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Contents and Measures of Sustainable Progress:the Performance of Italy in a Selection of Synthetic Indices


  • Priscilla Altili
  • Annalisa Cicerchia
  • Pietro Zoppoli


Indicators are used in all steps of the policy cycle: to assess existing policies or to develop new strategies. They mark where a society stands, where it wants to go and how remote is it from where it wants to arrive. Indicators (and indices) are widely used tools to measure the progress of a nation, in its different aspects. The definition of a concept conditions strictly its measurement. Therefore, a definition the concept of progress will determine the appropriateness of the variables selected for its measurement. The first part of this paper explores why it is impossible, at the present time, to have a univocal definition and measurement of progress and, consequently, of sustainable development. The second part is devoted to the analysis of a set of synthetic indices – Human Development Index (HDI), Adjusted Net Saving (ANS), Environmental Sustainability Index (ESI) Ecological Footprint Index (EF) and Ecological Balance (EB) – that could offer a realistic frame for measuring the progress towards sustainability of nations, as well as a way of ranking their performances. In the third part of the study, based on the selected indices, a comparative analysis of a sample of countries is proposed, aimed at showing how the variables taken into account modify the countries performance in terms of measured progress and sustainability, and also comparing the resulting shifts in Italy’s rank. In brief, the main result of the paper is related to the Italian performance with respect to these indices. Italy shows shadows and light; in fact from the GDP point of view it ranks coherently with the other HIC nations. Italy, moreover, performs fairly in the indices focused on socio-economic results: HDI and ANS. When taking into consideration the natural resources consumption path (EF), the Italian performance is better than the HIC average. The Italian position worsens when other environmental-oriented indices are applied: EB and ESI. The environmental low rankings are linked with the biocapacity/natural assets of Italy, insufficient if compared with its natural resources consumption paths.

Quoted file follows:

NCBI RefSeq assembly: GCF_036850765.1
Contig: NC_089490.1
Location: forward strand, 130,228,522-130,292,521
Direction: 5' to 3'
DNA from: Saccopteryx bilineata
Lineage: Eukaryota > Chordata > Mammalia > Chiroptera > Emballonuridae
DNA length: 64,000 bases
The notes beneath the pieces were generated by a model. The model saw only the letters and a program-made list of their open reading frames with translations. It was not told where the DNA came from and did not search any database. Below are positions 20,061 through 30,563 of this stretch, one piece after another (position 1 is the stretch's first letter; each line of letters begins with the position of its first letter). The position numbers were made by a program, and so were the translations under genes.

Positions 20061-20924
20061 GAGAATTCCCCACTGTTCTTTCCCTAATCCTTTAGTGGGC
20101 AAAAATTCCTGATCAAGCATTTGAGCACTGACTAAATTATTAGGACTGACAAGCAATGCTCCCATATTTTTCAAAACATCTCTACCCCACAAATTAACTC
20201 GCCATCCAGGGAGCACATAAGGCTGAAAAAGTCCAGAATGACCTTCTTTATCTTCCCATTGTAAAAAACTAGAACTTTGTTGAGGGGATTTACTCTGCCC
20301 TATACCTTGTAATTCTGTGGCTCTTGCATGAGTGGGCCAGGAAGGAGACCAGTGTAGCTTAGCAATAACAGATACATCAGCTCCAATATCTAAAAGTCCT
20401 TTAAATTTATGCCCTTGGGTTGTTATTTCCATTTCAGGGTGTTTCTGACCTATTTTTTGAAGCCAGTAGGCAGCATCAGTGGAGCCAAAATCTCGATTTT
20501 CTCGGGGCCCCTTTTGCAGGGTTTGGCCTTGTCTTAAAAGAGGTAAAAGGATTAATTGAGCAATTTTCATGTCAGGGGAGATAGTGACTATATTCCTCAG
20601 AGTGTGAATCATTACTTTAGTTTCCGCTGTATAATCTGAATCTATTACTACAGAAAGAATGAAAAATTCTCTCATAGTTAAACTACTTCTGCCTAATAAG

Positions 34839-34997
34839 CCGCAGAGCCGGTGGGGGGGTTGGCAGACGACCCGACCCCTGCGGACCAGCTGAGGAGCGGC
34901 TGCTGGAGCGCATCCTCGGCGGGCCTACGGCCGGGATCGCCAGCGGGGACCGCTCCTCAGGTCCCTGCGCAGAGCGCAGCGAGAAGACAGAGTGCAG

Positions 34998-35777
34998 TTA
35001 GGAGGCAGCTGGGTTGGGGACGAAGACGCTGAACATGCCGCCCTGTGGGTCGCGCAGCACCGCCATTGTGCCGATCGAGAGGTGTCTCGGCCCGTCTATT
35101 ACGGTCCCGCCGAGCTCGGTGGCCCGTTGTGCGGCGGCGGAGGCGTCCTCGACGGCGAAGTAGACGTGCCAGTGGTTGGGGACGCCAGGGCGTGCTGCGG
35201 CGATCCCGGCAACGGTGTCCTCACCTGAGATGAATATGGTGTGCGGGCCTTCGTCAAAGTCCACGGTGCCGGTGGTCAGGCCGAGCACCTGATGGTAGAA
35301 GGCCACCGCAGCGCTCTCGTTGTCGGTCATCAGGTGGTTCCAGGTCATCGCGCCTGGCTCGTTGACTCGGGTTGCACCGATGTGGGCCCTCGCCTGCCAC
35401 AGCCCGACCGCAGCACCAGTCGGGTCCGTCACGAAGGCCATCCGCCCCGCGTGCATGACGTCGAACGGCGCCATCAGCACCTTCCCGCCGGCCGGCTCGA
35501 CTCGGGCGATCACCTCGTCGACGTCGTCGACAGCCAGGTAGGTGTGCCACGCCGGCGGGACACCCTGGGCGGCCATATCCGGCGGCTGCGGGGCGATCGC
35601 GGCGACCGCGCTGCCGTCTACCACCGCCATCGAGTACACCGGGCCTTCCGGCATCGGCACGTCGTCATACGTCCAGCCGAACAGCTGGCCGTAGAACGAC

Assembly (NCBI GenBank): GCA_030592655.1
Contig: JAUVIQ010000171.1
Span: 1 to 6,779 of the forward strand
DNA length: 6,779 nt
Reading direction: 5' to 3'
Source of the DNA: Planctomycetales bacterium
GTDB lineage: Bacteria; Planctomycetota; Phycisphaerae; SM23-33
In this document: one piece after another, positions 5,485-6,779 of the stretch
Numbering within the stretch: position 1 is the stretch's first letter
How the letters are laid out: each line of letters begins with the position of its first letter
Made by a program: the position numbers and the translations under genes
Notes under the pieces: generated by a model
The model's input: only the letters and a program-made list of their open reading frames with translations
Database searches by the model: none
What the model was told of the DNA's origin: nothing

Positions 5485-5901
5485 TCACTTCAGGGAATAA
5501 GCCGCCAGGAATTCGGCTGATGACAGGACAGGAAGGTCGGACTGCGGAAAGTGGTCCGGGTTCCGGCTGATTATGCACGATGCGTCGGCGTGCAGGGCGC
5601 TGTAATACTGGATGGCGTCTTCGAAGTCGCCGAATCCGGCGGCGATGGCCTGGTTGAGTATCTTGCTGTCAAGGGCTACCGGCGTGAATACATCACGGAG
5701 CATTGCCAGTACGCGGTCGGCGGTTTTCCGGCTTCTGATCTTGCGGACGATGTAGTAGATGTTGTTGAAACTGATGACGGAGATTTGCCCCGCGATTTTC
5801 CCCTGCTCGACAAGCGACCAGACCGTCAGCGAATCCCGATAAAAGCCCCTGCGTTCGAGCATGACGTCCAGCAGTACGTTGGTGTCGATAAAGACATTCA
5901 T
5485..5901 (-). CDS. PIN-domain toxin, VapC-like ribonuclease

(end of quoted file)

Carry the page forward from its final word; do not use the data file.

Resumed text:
Suggested Citation

  • Priscilla Altili & Annalisa Cicerchia & Pietro Zoppoli, "undated". "Contents and Measures of Sustainable Progress:the Performance of Italy in a Selection of Synthetic Indices," Working Papers 1, Department of the Treasury, Ministry of the Economy and of Finance.
  • Handle: RePEc:itt:wpaper:wp2010-1

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    Cited by:

    1. Stephanie Gorecki & David Gruen & Shane Johnson, 2011. "Measuring wellbeing in theory and practice," Treasury Working Papers 2011-02, The Treasury, Australian Government, revised Sep 2011.

    More about this item


    Sustainable Development; Adjusted Net Saving; Human Development Index;

    JEL classification:

    • O1 - Economic Development, Innovation, Technological Change, and Growth - - Economic Development
    • Q28 - Agricultural and Natural Resource Economics; Environmental and Ecological Economics - - Renewable Resources and Conservation - - - Government Policy
    • Q56 - Agricultural and Natural Resource Economics; Environmental and Ecological Economics - - Environmental Economics - - - Environment and Development; Environment and Trade; Sustainability; Environmental Accounts and Accounting; Environmental Equity; Population Growth


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